74. Gannett splits publishing, broadcasting in two -

NEW YORK (AP) — The game of survival is on for newspapers, as USA Today owner Gannett on Tuesday became the most recent major media entity to say it will divide its print and broadcast divisions into separate companies.

75. Journal Communications, Scripps Co. announce deal -

NEW YORK (AP) — Journal Communications Inc. of Milwaukee and E.W. Scripps Co. of Cincinnati have agreed to combine their broadcasting operations while spinning off newspaper holdings into a separate public entity.

76. News media challenge ban on journalism drones -

WASHINGTON (AP) — More than a dozen media organizations challenged the government's ban on the use of drones by journalists Tuesday, saying the Federal Aviation Administration's position violates First Amendment protections for news gathering.

77. TPA awards 2 lawmakers Open Government Award -

NASHVILLE (AP) - Two lawmakers from eastern Tennessee have received the 2014 Open Government Award from state newspapers for opposing efforts to weaken the state's open records and public meetings law.

78. Tribune Co. to cut 700 jobs at newspaper division -

CHICAGO (AP) — Tribune Co. says it's eliminating about 700 jobs as part of a restructuring of its newspaper business.

Spokesman Gary Weitman says the cuts will take place over the next year. In addition to the Chicago Tribune, the Tribune Co. owns the Los Angeles Times and six other daily newspapers.

79. Tribune plans to split into 2 companies -

CHICAGO (AP) — Tribune Co. said Wednesday that it wants to split its broadcasting and publishing businesses into two companies.

Tribune said the move will let one company take advantage of growth in broadcasting and allow the other to focus on newspapers, an industry where revenue has been declining for years.

80. AP sees slight revenue decline in 2012 -

NEW YORK (AP) — The Associated Press said Monday that its revenue declined slightly in 2012 because U.S. elections and the Olympics drew less interest than expected, but it was largely successful in replacing lost revenue with increased sales of video and photos.

81. Buffett: Stocks are good buy; ketchup is forever -

Warren Buffet says stocks are a good investment, long-term government bonds are a dumb one, and ketchup is forever.

The billionaire investor covered a range of topics in a CNBC interview on Monday, including his purchase of ketchup maker Heinz, the "meat ax" of automatic budget cuts, and what's going to happen when the Federal Reserve stops pumping money into the economy.

82. Int'l Herald Tribune to be rebranded International New York Times -

NEW YORK (AP) — The International Herald Tribune, one of the most enduring brands in journalism history, is getting a new name: The International New York Times.

The rebranding announced Monday comes as The New York Times Co. looks to focus on its flagship brand and expand its presence overseas. The name change will become official later this year.

83. What’s worse: Breach or response? -

I’m a sucker for a tale about justice and ethics, even if it involves football.

Consider, for example, the now weeks-old football game between the University of Wyoming Cowboys and the Air Force Academy Falcons.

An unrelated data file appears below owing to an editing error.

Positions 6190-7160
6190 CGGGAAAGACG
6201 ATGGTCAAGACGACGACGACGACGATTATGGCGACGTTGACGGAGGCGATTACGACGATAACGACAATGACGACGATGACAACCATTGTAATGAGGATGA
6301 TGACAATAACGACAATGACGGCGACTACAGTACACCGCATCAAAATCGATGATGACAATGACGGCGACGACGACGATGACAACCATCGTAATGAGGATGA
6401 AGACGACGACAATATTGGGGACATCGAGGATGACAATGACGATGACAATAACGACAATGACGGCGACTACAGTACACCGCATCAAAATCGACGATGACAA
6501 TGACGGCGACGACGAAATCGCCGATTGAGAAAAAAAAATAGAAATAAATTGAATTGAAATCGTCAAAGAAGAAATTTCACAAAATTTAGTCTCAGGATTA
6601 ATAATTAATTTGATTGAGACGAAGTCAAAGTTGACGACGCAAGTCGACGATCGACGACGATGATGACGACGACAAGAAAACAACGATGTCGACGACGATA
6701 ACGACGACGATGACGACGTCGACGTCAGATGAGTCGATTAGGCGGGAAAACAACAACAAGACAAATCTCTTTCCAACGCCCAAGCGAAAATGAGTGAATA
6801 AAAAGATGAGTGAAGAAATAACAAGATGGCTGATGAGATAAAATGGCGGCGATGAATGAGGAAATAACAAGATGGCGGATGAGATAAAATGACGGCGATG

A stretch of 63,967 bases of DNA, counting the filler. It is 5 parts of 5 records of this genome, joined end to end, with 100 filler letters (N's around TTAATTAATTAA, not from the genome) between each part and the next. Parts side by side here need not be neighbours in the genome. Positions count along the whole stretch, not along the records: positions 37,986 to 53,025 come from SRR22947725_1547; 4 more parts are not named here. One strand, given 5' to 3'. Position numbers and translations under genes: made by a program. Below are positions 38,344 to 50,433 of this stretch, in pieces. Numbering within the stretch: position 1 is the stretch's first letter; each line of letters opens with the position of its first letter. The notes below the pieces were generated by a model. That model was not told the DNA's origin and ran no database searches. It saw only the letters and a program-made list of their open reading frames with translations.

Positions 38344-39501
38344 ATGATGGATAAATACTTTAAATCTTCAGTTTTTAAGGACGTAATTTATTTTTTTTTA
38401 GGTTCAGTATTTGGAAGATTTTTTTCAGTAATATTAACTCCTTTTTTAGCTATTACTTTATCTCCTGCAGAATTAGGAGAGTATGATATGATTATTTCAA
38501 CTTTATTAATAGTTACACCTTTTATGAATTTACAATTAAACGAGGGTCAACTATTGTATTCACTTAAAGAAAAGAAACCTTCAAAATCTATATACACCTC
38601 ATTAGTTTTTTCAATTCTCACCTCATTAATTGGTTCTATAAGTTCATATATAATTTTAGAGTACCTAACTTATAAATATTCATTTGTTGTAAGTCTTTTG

84. Sunscreen, other bits of wisdom for graduates -

“Wear sunscreen. If I could offer you only one tip for the future, sunscreen would be it. The long-term benefits of sunscreen have been proved by scientists, whereas the rest of my advice has no basis more reliable than my own meandering experience.” Thus wrote Mary Schmich in her Chicago Tribune column, June 1, 1997.

85. Leadership Middle Tennessee selects new class -

Thirty-four community and business leaders from the Middle Tennessee region have been selected for membership in the 2013 Class of Leadership Middle Tennessee, Inc., a regional leadership institute encompassing the 10-county area involved with Partnership 2020.

86. Ask beats Answers with $300M bid for About.com -

NEW YORK (AP) — The New York Times Co. is selling its troubled online information service, About.com, to the parent company of Ask.com for $300 million in cash.

That offer trumped a $270 million bid from Answers.com that was reported three weeks ago.

87. Buffett's Berkshire to buy Media General papers -

NEW YORK (AP) — Billionaire Warren Buffett's company is making another foray into newspapers, agreeing to buy 63 newspapers from Media General Inc. for $142 million.

88. Buffett's Berkshire to buy Media General papers -

NEW YORK (AP) — Billionaire Warren Buffett's company is making another foray into newspapers, agreeing to buy 63 newspapers from Media General Inc. for $142 million.

89. All amped up but too few to charge -

Tennessee has fulfilled the wishes of government officials, planners and environmentally conscious citizens who wanted the state to be a user-friendly zone for electric vehicles and their owners.

Problem is, there really aren’t many electric vehicles on the road.

90. Bellevue Chamber names executive director -

Veteran journalist Vincent Troia has been named executive director of the Bellevue Chamber of Commerce, tasked primarily with growing membership for the 35-year-old organization.

91. Bogus lawyer baffles Windy City -

I’m grateful to Martha Neil for her Jan. 10, 2011, post at the ABA Journal’s “Law News Now.”

Captioned “Ex-con allegedly worked as bogus lawyer …,” her post reports that a convicted burglar in Illinois apparently got away with impersonating a lawyer for five years before getting caught.

92. Many Chicago voters want say on Emanuel -

CHICAGO (AP) — Chicagoans are having no trouble summing up their thoughts about the drama now before the Illinois Supreme Court over Rahm Emanuel's name appearing on next month's mayoral ballot. Some call it ridiculous and confusing. Others, just plain baloney.